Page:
Heart Attack Has Decreased by 24% in Northern Californians

heart-attackAs a consequence of less smoking, better blood pressure control, and lower cholesterol, heart attack has declined by 24%in a large section of Northern Californians, over the last 10 years.

According to the study which is published in the New England Journal of Medicine, this week, rates of the most severe type of heart attack dropped by 62%.

Study’s senior author, Dr. Alan Go, M.D. said, “We believe improvements in targeting risk factors are in part responsible. We've observed in our population that fewer people are smoking, and there's better control of blood pressure and cholesterol”.

Kaiser Permanente Northern California has insured all of the 46,086 heart attack patients in the study. It is a private not-for-profit health plan that serves more than 3 million people.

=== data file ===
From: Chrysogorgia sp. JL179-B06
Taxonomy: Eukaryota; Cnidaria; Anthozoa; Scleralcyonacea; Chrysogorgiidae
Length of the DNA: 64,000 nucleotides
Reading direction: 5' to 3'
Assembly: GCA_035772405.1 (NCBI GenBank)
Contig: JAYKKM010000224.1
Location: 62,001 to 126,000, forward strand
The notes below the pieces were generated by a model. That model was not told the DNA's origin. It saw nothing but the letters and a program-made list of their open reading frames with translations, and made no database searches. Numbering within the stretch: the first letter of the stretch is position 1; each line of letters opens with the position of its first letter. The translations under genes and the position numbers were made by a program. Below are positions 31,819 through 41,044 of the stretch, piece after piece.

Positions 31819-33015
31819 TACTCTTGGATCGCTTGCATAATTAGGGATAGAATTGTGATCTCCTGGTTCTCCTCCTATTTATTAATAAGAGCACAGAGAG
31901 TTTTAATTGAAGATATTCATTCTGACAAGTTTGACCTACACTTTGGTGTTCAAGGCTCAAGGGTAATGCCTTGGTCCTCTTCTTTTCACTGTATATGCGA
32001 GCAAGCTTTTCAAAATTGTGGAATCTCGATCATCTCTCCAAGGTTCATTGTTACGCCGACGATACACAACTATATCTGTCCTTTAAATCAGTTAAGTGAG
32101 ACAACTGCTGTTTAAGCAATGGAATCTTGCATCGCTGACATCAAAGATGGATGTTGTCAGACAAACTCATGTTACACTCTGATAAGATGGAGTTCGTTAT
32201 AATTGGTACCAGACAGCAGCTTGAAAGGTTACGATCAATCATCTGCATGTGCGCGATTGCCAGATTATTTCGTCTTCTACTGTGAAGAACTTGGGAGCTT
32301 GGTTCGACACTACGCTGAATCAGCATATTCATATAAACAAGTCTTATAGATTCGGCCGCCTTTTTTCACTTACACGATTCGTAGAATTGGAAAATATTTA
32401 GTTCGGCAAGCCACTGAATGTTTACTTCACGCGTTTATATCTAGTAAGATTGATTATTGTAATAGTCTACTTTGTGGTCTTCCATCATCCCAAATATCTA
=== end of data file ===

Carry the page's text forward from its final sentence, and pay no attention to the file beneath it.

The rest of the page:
The study patients ranged in age from 30 to 90-plus but they were all insured and received quality preventive care.

Dr. Thomas Pearson, M.D., the Director of the Prevention Research Center at the University of Rochester Medical Center, in Rochester, New York, shared that the Kaiser Permanente people are employed. He added that the study included "haves" but no "have-nots”.

The rates of deadly form of heart attack known as an ST-segment elevation heart attack decreased, from 133 to just 50 cases per 100,000 people.

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